Tiny Tooth Sensor

You can go ahead and delete your calorie-counting app because soon a tiny tooth sensor will be monitoring what you eat. Most people normally do not remember what they ate a week, or even a day ago, but this new tiny sensor created by a team from Tufts University could revolutionize the way we diet. Researchers of the project believe future and improved versions of the device will be able to track a much wider amount of nutrients and chemicals. The device was announced in March 2018. The gadget could be a huge benefit for doctors when keeping track of patients’ diets.  

The golden sensor is designed to be mounted on a tooth. It measures 2mm by 2mm, according to a statement done by researchers from Tufts University. Although most patients will want to use the device in a hidden location, it is highly suggested to wear the sensor on the center surface of a front tooth. This sensor is able to communicate wirelessly through devices such as a smartphone and can provide information regarding glucose, salt, and alcohol consumption. When the user eats certain foods, the sensor, composed of three layers, sends signals through radiofrequenct waves making the device change its color. This allows those monitoring the data to detect what was eaten. The first and last layer have a thin gold protection. The middle is found to be the most prominent since it is the one that absorbs and tracks the data. All the layers work together as a tiny “antenna” according to a statement made by the researchers.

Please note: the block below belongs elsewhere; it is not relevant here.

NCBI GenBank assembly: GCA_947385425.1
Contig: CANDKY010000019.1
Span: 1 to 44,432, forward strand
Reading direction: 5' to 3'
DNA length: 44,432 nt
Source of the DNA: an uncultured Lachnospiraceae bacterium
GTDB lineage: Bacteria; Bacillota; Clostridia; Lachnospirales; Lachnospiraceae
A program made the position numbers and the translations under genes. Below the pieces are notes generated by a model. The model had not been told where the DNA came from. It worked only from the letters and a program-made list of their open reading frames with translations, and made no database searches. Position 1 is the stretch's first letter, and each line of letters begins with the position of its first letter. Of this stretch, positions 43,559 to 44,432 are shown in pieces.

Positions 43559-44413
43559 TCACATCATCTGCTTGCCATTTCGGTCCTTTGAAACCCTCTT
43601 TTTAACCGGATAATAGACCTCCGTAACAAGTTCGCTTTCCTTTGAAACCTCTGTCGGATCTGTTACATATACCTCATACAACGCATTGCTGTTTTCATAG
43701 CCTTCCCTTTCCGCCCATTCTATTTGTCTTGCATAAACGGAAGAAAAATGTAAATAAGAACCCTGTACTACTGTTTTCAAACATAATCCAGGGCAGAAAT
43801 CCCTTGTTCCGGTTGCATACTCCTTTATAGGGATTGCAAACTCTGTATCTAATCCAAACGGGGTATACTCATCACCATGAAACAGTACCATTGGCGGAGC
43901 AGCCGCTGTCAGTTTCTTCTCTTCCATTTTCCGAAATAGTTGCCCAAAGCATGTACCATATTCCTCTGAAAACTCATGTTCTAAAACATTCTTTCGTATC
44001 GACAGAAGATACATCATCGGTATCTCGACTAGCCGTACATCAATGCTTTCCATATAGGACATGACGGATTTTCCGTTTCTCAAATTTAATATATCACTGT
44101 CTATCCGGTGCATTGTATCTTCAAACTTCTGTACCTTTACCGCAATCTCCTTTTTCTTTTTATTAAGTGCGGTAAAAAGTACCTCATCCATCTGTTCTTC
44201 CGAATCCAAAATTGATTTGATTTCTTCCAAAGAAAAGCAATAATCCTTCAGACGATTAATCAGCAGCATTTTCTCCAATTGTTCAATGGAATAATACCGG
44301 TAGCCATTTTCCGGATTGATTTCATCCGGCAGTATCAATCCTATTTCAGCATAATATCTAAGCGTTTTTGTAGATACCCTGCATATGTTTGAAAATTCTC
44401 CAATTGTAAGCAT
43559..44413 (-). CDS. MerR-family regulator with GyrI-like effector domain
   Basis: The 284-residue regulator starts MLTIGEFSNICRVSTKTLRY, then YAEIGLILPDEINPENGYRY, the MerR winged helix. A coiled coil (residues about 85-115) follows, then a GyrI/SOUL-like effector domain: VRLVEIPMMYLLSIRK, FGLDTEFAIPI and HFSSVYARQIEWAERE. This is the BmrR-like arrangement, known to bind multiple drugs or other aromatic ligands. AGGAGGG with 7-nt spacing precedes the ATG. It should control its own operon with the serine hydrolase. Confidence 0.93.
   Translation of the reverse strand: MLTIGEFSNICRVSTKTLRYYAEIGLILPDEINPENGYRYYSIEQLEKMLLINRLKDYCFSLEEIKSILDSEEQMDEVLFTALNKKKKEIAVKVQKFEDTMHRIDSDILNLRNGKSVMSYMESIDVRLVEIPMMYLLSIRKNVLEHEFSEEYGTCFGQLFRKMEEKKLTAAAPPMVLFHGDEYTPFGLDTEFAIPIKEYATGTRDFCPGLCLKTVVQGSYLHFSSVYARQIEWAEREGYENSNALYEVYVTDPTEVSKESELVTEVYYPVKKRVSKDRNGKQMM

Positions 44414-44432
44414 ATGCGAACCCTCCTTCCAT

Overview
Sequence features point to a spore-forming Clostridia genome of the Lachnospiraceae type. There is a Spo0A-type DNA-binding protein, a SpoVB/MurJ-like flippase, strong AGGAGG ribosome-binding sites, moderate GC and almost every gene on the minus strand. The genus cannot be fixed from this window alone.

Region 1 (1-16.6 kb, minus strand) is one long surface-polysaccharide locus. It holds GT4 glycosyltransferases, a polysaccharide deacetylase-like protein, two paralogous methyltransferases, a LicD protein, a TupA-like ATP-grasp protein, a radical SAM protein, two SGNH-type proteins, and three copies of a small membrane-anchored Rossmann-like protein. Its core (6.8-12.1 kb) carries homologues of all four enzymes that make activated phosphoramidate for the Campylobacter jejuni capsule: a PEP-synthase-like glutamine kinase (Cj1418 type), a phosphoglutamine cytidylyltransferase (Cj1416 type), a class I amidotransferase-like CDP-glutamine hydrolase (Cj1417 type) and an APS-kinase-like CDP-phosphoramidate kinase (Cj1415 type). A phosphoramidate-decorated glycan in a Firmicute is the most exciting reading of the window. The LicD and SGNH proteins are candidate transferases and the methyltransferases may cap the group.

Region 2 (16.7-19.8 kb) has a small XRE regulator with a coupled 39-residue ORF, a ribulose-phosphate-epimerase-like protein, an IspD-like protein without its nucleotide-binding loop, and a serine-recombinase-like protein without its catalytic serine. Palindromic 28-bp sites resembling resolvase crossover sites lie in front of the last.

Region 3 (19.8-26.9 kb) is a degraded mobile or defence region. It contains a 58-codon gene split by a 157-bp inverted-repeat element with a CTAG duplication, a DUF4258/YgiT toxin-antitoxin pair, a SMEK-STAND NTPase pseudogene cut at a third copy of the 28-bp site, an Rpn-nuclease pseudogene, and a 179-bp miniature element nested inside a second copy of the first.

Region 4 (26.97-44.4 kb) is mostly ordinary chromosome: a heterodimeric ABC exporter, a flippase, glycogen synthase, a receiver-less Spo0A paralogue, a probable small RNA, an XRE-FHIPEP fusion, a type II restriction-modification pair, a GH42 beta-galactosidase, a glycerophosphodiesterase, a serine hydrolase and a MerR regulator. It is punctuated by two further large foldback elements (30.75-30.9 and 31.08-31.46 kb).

While this is not the first tooth sensor to be developed, it does have the fullest comprehensive application of any similar technology. This device will hopefully help doctors and researchers make connections between dietary intake and overall health. Inventions like this one, with the help of technology, can help us make healthier decisions. When thisproduct is released we will surely get to see positive results from doctors and satisfied customers.  

Alessandra Quevedo

Alessandra Quevedo is a 12th grader. She writes science editorials and is a marketing specialist for the Newspaper Team. Her favorite food is cheesecake.

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